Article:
Trillium Book Awards Author Reading 2015

Reading Between the Links

Share |

Today, time is the greatest luxury, the one thing that even money can’t buy much of. Our lives are consumed checking email, texting, blogging, tweeting, friending, Skype-ing, posting, uploading, down-loading: myriad tasks we never used to do. It seems that with the introduction of each new time-saving digital mod con, we end up with less time, not more. Too often, reading becomes one of the casualties, like healthy eating and going to the gym. I know I should read more, but excuse me while I respond to that email.

Personally, I enjoy reading a great book as leisurely as possible. In fact I find virtue, not shame, in confessing that I am a slow reader. I linger over a well-turned phrase, like I am touching velvet or inhaling the scent of wildflowers. Not surprisingly, F. Scott figures prominently in my library, as do many of the great 19th century novelists, beautiful writers all, writing for an unhurried audience in a less hurried age.

One of my favorite slow reads is that classic chestnut, Madame Bovary. I find Flaubert’s writing intoxicating, timeless and, speaking as a film buff, surprisingly cinematic. His meticulously crafted sentences, keen ear for dialogue and crosscutting conversations, that read like an Eisenstein montage looks, create a remarkably fluid aesthetic.

Flaubert’s works brilliantly capture the substance and the petty minutiae of a bourgeois society whose cynical values and lapsed ethics are timeless. Madame Bovery chronicles life’s illusions, pettiness and betrayals, its corruption, self-interest and mean spiritedness with a characteristically unsparing poison pen. In Flaubert’s world view, the well-intentioned are punished and the bad, too often, are rewarded. Flaubert’s 19th century schemers could be cut from the pages of today’s business section. With razor-sharp wit, critical insights and cynical detachment, his work resonates in an ironic, postmodern age. Like Fitzgerald, James and Wharton, Flaubert should be savoured slowly, one delicious syllable at a time.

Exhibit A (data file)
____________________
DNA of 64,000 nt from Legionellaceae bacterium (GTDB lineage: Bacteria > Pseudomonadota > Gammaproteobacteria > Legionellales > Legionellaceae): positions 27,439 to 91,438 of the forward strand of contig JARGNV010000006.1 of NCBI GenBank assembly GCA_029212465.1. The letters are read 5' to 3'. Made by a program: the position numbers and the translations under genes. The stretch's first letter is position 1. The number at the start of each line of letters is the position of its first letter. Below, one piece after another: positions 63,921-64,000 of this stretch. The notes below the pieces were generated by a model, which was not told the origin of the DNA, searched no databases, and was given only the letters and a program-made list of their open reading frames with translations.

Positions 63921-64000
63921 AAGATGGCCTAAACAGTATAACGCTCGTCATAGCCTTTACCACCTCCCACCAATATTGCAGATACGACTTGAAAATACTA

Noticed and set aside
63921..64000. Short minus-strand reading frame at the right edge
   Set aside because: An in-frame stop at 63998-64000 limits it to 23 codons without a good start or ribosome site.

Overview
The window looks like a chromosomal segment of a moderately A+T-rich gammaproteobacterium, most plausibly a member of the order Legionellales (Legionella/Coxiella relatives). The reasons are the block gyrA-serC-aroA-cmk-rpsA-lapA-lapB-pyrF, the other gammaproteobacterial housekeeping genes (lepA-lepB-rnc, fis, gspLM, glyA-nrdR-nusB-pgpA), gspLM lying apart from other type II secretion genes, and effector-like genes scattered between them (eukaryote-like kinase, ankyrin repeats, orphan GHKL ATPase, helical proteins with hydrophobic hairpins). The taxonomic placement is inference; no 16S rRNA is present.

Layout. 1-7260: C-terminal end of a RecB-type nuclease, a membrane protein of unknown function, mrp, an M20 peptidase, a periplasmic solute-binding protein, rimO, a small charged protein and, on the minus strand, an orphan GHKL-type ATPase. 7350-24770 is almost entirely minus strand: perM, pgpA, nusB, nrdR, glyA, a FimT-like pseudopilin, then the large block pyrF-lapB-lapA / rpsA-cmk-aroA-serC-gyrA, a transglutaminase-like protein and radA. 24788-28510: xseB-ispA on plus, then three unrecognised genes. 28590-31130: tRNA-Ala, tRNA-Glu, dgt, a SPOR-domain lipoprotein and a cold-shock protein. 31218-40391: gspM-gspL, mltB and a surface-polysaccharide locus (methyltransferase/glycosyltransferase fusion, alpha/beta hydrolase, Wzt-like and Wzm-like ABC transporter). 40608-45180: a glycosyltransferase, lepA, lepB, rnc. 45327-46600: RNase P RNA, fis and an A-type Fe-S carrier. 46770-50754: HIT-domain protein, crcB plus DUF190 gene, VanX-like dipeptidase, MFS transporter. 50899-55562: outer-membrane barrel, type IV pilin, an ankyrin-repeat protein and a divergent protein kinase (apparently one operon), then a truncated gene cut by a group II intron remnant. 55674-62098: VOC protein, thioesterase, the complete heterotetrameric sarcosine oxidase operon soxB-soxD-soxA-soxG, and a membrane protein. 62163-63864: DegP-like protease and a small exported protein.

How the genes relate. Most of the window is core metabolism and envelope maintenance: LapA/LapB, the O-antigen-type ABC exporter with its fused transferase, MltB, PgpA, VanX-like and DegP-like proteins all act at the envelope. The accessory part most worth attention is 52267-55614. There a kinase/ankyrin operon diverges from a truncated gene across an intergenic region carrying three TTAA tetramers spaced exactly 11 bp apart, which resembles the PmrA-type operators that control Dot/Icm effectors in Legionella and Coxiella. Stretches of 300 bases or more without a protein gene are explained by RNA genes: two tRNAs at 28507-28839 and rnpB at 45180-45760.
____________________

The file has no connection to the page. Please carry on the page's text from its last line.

The views expressed in the Writer-in-Residence blogs are those held by the authors and do not necessarily reflect the views of Open Book: Toronto.

David Tucker

David Tucker is an award-winning television writer, producer and director. His short story collection, One Way Ticket, is published by BookLand Press.

Go to David Tucker’s Author Page